Petke's first coaching experience taking a path Kreis knows well


Mike Petke is in the midst of embarking on the first head coaching job of his career, and the former MLS standout has Robin Fraser by his side to help his transition to the top job.

That may sound like a set of unique circumstances, but it is a scenario Jason Kreis knows all too well.

The Real Salt Lake boss was thrust in a similar situation back in 2007, though his was even more extreme. He transitioned straight from the playing field to a head coaching role, and he also had Fraser as an assistant coach to help with the adjustment to the new job.

“It is almost exactly the same situation,” Kreis told SBI, “but odds are Robin (Fraser) is an even better coach than he was in 2007.”

Back then, Real Salt Lake was quickly becoming the butt of league jokes. The team was in disarray and hopelessly looking for an identity. Former RSL owner Dave Checketts decided it was time to take a major gamble. Overnight, he bestowed the position of head coach upon Kreis, transforming the veteran striker into the team’s new boss in the middle of the season.

Checketts was blasted for making the move, but over time, the gamble paid off handsomely. Kreis was able to forge an identity for the team and, with time, managed to become the youngest coach in MLS history to win the league Cup.

Can Petke achieve the same glory? That is up in the air, but with Fraser at his side, Kreis feels he already has a leg up on his new journey.

“(Fraser) could bring some of the qualities he brought to me when he first came in – even though he wasn’t an experienced MLS coach at that time,” Kreis recounted. “He was a little bit older than me and he saw the game in a different way.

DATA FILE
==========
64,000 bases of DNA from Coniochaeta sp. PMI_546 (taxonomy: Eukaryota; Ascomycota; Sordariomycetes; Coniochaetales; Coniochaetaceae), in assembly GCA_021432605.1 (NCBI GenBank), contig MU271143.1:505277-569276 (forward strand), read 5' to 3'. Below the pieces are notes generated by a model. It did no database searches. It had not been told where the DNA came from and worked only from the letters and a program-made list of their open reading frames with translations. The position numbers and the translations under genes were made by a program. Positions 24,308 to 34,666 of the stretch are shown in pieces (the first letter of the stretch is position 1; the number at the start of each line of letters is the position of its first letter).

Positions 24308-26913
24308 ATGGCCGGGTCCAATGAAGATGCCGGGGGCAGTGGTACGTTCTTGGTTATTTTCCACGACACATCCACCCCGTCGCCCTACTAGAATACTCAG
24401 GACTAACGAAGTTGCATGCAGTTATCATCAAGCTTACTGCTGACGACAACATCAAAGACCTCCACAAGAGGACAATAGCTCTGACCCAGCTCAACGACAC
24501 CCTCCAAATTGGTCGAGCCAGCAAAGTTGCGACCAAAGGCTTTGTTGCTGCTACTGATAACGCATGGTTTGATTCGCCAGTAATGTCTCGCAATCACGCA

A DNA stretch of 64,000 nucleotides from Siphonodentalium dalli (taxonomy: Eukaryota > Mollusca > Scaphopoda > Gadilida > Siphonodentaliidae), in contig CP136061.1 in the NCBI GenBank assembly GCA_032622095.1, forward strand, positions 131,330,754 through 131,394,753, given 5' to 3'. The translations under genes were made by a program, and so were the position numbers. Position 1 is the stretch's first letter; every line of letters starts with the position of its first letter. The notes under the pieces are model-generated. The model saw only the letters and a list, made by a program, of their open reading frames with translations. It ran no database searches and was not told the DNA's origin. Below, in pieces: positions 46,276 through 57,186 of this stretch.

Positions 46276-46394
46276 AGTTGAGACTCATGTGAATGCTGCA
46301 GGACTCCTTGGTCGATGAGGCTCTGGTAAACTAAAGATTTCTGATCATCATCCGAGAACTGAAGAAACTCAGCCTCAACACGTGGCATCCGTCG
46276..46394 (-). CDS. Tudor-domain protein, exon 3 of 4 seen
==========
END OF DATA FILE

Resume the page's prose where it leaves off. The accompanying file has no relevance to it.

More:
“I really felt like he helped me tremendously. He would always kind of give me a different perspective on the game, management and life actually. I am really appreciative for everything he gave us in Real Salt Lake and I think he is in a great place to help New York.

“I think Mike Petke is the one who will benefit most from that decision.”

Their similar situations prompted Kreis to call Petke, offering him whatever insight he could to ease him into the coaches role.

“He reminds me of exactly where I was,” Kreis admitted. “I don’t know what I can really offer him that much. I am still a young coach myself and still learning.”

Interestingly enough, what advice was offered to the new Red Bulls boss bore a striking similarity to the tone and message delivered from the Petke camp upon his unveiling to the Red Bull media.

“Most of the stuff I offered Mike was about developing a plan, an identity, who you want to be and sticking to that regardless of the ups and downs because there are going to be a ton of ups and a ton of downs.”

It’s valuable advice from someone who has been down a very similar road.

  • slughog

    As a Revs fan, I hate that I hate the Red Bulls a little less now after their first class move in a decade. Good luck to you, Mike!


  • Tom Traubert

    It shows the value of taking the long view. Kreis had his share of red cards as a coach, not to mention fines for ref rants as a young manager. By management stood by him. Not sure RBNY will be as patient with Petke.


  • Eugene

    Oh, I think RBNY management, and Andy Roxburgh in particular, are intent on grooming Mike Petke. I think Petke is getting a lot of first class advice from the elder statesman Roxburgh.


  • Ceez

    Wish the article was a bit longer. Not for the sake of just pumping out quantity but more so to keep the reader, RBNY fans in particular, on the nice little ride of reveling I was on. Can’t wait for our boys to get out their with our new boss. Just wish the ride (the article) hadn’t ended so abruptly. Lol. SOOOY DE METRO!


  • Pingback: Petke, Kreis laud over Red Bulls' Olave and Espindola

  • Brain Guy

    Kreis’s glare is priceless. I would hate to be on the wrong end of that after making a bad mistake in an important game.


    • skyman

      I played with him through our early and late teens. The guy is scary when his competive fire is stoked, which of course is often. .


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